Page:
The first task Deb Kraemer set for herself was to throw out the food that had rotted or expired and bring a semblance of order to complete chaos. Once that was done she found that having enough food was not the problem: local hotels take turns sending surplus food on a rotating basis.
The problem was having qualified staff to prepare it. The same applied to the physical care of the patients. With an average salary of just 95 pesos per day, it was nearly impossible to hire qualified caregivers who are required to cook, clean, dress, feed and manage residents from 7:00am to 6:00pm.
To top it off, at 4:30pm the residents were given a snack and put to bed. The doors were then bolted shut and the most mobile or capable of the residents given the key in case of emergency.
Although on the surface the problems would seem insurmountable, there is hope.
There is now a fulltime cook, a student nurse and a jack of all trades to carry the load of what two people alone had to do in the past. There is also an army of foreign volunteers and a handful of Mexican ones, including Dr. José de los Santos, who volunteers his medical services. With little in the way of supplies, however, there is little he can do beyond cursory checks.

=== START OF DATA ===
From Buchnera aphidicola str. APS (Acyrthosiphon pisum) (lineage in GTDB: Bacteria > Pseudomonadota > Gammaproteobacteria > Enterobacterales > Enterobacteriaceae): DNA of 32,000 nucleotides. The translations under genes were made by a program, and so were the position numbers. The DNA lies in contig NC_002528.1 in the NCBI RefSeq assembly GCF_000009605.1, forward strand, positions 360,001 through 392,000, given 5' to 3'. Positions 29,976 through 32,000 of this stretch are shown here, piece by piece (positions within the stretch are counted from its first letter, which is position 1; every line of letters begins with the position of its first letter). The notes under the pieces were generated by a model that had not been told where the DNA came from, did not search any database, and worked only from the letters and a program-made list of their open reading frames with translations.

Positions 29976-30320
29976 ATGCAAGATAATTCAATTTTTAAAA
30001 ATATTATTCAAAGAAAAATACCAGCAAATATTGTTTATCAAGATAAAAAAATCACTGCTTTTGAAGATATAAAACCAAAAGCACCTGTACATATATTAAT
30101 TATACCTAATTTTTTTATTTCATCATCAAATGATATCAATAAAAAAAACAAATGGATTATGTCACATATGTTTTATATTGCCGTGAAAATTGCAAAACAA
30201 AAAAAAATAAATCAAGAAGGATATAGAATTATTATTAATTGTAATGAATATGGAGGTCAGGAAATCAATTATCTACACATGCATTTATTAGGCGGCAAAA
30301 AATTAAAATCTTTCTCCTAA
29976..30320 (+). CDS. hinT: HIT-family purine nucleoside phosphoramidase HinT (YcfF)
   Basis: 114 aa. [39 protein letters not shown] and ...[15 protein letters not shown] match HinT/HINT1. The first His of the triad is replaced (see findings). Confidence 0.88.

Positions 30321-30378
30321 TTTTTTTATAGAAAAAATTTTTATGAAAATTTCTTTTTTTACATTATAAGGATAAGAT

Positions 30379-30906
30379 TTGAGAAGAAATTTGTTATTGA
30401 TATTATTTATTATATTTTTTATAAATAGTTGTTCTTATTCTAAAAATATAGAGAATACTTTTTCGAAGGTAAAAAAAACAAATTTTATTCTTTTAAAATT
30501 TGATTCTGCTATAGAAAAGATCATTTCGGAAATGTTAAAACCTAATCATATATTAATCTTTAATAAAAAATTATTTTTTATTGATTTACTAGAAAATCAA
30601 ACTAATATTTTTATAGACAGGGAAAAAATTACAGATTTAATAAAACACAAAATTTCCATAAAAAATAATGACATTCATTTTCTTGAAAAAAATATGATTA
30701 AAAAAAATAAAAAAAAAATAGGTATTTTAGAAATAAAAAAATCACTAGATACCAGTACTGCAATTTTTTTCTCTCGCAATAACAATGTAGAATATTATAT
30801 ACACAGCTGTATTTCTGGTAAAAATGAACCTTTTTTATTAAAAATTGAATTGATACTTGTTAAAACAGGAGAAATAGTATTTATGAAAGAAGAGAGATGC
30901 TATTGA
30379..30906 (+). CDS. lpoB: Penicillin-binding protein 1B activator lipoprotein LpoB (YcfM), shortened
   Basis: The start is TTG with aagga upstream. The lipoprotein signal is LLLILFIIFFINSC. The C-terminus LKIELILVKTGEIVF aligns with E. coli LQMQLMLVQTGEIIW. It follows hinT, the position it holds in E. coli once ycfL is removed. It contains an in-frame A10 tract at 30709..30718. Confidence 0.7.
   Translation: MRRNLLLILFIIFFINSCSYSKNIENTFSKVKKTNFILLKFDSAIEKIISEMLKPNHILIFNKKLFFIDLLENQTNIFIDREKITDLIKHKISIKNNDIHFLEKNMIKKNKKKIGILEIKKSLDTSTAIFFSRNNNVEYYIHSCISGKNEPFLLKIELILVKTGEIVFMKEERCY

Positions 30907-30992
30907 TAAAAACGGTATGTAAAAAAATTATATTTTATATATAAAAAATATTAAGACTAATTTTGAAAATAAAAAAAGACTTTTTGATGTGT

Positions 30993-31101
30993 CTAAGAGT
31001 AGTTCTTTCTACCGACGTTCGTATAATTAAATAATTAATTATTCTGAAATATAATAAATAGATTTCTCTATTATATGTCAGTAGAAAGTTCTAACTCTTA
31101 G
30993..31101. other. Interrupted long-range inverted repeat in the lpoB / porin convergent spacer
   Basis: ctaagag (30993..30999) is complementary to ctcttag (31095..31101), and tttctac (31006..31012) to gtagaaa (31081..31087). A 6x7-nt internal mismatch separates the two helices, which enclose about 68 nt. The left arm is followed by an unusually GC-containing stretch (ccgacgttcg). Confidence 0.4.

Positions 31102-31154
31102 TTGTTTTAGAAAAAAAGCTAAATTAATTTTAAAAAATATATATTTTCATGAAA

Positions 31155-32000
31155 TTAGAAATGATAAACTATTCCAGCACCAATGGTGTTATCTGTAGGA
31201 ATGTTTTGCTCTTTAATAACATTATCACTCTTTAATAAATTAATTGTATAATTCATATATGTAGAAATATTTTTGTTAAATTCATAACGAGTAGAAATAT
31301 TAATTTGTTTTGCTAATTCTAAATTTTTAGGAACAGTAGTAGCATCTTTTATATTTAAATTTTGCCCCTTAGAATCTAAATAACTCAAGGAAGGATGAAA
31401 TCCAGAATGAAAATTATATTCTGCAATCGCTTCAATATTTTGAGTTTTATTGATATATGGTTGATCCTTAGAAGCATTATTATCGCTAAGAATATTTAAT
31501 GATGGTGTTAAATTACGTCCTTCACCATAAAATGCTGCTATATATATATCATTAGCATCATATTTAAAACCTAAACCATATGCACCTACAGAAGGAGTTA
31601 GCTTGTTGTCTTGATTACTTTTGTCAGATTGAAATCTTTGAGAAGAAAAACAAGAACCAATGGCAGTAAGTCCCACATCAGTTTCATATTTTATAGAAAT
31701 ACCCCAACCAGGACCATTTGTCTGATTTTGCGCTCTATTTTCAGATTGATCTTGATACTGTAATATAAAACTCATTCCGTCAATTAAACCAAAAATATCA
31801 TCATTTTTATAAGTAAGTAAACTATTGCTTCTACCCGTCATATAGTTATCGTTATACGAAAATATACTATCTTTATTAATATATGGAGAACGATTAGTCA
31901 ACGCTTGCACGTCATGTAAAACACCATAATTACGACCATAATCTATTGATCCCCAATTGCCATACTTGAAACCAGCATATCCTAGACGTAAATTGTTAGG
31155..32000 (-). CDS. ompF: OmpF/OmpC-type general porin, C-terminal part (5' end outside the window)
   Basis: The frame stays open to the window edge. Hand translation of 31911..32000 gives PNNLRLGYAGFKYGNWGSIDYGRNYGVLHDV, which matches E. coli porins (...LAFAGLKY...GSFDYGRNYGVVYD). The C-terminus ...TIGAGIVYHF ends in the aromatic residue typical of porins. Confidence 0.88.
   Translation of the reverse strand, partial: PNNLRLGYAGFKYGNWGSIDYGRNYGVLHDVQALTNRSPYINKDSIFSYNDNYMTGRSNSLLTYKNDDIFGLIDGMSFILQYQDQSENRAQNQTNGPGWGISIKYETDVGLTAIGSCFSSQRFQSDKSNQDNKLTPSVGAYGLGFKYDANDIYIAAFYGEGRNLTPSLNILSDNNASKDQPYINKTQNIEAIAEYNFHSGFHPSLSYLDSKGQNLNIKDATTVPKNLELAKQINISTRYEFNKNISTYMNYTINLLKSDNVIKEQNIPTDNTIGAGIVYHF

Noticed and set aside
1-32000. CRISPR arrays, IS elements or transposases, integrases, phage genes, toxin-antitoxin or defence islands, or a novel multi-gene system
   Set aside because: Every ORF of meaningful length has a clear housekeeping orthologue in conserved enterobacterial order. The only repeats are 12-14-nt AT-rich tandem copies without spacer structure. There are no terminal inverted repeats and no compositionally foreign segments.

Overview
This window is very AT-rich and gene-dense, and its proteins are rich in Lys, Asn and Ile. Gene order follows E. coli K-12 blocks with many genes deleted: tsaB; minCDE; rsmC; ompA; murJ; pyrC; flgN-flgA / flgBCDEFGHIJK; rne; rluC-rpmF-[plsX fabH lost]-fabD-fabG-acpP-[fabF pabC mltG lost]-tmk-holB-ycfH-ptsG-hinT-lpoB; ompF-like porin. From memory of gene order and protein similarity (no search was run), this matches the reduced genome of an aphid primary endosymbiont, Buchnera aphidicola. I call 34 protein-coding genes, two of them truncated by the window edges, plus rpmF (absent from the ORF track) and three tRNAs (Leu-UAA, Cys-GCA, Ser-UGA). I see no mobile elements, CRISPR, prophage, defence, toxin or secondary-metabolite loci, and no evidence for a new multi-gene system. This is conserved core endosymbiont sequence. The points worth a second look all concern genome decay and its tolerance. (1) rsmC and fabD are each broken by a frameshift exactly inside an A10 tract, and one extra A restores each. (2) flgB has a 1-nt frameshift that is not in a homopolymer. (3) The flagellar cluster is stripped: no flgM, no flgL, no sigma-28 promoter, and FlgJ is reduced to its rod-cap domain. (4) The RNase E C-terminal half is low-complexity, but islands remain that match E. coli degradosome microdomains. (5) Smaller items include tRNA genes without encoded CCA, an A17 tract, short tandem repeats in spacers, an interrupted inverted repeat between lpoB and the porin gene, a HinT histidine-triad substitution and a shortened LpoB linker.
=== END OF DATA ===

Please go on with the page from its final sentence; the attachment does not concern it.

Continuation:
The volunteers are generous with their time and expertise. Some with medical backgrounds are teaching the staff how to properly care for the residents with exercise and proper moving and bathing techniques, to name a few.
Now and then a local school group (and even this writer’s belly dance troupe) entertain the residents. A local beauty school comes each month to give haircuts. Others pop by just to sit and chat.
Locals, both foreign and Mexican, have offered to pick up the slack in the slow season. A new water tank has been purchased, rooms painted and supplies organized. Moldy bathroom walls and floors have been retiled and the whole place has been given a thorough cleaning.
Much more still needs to be done and it is an ongoing problem to hire qualified staff. Unfortunately, the DIF does not pay all the salaries, so Kraemer and others contribute their own funds to ensure there are enough staff onsite 24 hours a day.
The best news has been the hiring of an overseer, Juan Mateo Cruz, to take over when Kraemer returns to the United States. His salary is also subsidized through donations.
The situation in Zihuatanejo raises an important question: why is the government not spending more for what is certainly going to be a bigger problem as the years progress and the aging population increases?
It appears the only way seniors with limited means can enjoy quality care is thanks to the efforts of religious and volunteer-driven organizations. But where is the government’s responsibility in this?
One thing is certain: neither of the two homes would exist without volunteer intervention and donations which, of course, are always welcome.
To donate or help:
• Hablando Menos, Amando Más. Contact Rose Hernandez Cavenagh.
• Casa María Asilo. Contact Deb Kraemer.
Casa de María, operated by the family services agency
Bet Shalom, run by a non-profit organization